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How to Visualize OPTO Data from a WPF .NET Application

How to Visualize OPTO Data from a WPF .NET Application

Open Automation Software Tags can be defined to connect directly to OPTO controllers with the built in OPTO Driver Interfaces which support communications over Ethernet. This tutorial walks you though downloading and installing OAS, configuring an OPTO driver, configuring tags and visualizing tag data in .NET WPF with either C# or VB. Programming is not required if you use the designer interface.

Step 1. Download and Install the Open Automation Software and Start the OAS Service

If you have not already done so, you will need to download and install the OAS platform.  Fully functional trial versions of the software are available for Windows, Windows IoT Core, Linux, Raspberry Pi and Docker on our downloads page.

On Windows run the downloaded Setup.exe file to install one or more of the Open Automation Software features. Select the default Typical installation if you are not sure what features to use or the Custom installation if you want to save disk space on the target system.  When prompted agree to the End User License Agreement to continue the installation.

For more detailed instructions and video tutorials, visit the installation guide for your system:
Windows Installation | Linux Installation | Raspberry Pi Installation | Dockers Installation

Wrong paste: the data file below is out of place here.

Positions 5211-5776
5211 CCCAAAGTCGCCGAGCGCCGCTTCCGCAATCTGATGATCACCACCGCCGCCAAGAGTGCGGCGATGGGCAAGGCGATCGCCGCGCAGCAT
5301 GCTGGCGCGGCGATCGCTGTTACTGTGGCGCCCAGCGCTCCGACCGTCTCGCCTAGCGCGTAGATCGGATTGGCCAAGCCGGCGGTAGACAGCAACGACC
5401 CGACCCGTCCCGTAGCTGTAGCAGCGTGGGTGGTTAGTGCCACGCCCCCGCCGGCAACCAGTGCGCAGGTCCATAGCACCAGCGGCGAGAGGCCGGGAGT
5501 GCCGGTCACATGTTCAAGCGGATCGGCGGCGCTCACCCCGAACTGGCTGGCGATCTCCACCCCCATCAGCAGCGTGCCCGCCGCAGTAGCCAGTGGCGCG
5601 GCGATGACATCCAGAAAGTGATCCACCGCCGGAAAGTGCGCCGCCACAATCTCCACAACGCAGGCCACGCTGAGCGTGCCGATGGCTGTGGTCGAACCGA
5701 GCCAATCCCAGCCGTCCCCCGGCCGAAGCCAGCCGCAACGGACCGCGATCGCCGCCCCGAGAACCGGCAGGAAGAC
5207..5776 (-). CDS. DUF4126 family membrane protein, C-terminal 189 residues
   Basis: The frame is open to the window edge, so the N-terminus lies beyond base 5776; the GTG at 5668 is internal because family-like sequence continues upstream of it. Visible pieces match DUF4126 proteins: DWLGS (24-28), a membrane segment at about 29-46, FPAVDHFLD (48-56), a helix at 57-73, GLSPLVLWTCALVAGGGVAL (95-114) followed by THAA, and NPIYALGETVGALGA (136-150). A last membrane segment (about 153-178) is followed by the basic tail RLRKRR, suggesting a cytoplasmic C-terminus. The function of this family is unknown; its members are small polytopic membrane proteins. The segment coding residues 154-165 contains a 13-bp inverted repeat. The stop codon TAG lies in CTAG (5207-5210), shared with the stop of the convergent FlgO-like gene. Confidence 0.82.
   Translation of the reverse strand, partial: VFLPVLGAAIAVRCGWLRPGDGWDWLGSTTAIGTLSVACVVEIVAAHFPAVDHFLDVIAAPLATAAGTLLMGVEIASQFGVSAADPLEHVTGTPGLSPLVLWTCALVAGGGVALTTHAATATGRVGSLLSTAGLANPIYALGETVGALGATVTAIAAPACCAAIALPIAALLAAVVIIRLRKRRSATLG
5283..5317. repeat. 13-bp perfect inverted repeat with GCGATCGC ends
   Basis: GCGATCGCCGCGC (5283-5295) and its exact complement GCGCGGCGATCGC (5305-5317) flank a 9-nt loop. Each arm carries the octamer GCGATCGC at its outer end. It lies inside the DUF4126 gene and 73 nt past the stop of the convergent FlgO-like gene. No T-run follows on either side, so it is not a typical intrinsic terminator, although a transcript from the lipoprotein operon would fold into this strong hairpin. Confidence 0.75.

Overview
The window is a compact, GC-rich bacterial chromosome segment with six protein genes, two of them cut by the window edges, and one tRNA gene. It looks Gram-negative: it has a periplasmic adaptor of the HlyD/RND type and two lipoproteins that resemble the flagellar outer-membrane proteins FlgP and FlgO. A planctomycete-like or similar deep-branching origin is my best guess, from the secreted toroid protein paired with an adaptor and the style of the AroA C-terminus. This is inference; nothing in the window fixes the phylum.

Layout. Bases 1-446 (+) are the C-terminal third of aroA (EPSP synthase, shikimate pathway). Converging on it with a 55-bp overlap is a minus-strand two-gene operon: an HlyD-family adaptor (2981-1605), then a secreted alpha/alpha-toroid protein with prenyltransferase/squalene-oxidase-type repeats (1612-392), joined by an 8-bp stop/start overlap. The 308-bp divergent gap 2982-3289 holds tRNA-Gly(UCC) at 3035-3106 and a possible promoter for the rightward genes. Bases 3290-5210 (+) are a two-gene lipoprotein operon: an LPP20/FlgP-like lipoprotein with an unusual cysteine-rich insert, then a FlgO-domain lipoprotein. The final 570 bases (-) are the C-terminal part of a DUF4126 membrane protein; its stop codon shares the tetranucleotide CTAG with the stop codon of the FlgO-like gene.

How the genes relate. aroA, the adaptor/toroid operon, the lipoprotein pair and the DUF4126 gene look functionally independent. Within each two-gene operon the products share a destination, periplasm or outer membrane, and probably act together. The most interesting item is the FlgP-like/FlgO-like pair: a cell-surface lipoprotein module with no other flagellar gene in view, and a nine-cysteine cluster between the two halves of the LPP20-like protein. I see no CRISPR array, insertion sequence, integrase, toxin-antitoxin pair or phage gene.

When the installation is finished the OAS Service Control application will appear.  Use this application to start the 4 Services. If this is the first time installing the software it will automatically enter Runtime with an example Tag Configuration.

Step 2. Configure Your OPTO Data Source

  1. First, you will need to open the Configure OAS application from the program group Open Automation Software.

  2. Select Configure >> License from the top menu and verify that OPTO is one of the available Drivers in the lower left of the form. The demo license will have this by default. If you do not see OPTO available, contact to update your license.

  3. Select Configure >> Drivers from the top menu.

  4. Select localhost or the remote service you wish to modify with the Select button to the right of the Network Node list.

  5. The Configure Drivers Screen will appear. Select OPTO from the Driver dropdown box.

  6. Enter a meaningful Driver Interface Name that you will refer to this physical connection when defining Tags with a OPTO Data Source.

  7. Define the properties for the desired physical connection.

  8. Click Add Driver at the the top of the left portion of the window.

For more detailed instructions on configuring your OPTO data source, click here to see our Getting Started OPTO tutorial.

Step 3. Configure Your Tags

OAS provides multiple ways to add and define tags:

To add a Tag manually:

  1. In the OAS Configure Application, select Configure >> Tags from the top menu.

  2. Select localhost or the remote service you wish to modify with the Select button to the right of the Network Node list.

  3. Click on the Add Tag button located at the top of the Tag browser on the left portion of the screen.

  4. A dialog box will appear. Enter a name for your new tag and click ok.

  5. A configuration screen will appear for your new tag. Select your data source type in in the Data Source dropdown box.

  6. Specify the correct data type in the Data Type dropdown box.

  7. Click Apply Changes at the bottom right of the window.

For more detailed instructions on configuring your tags, click here to see our Getting Started Tags tutorial.

Step 4. Visualize Your Data with .NET

Project Setup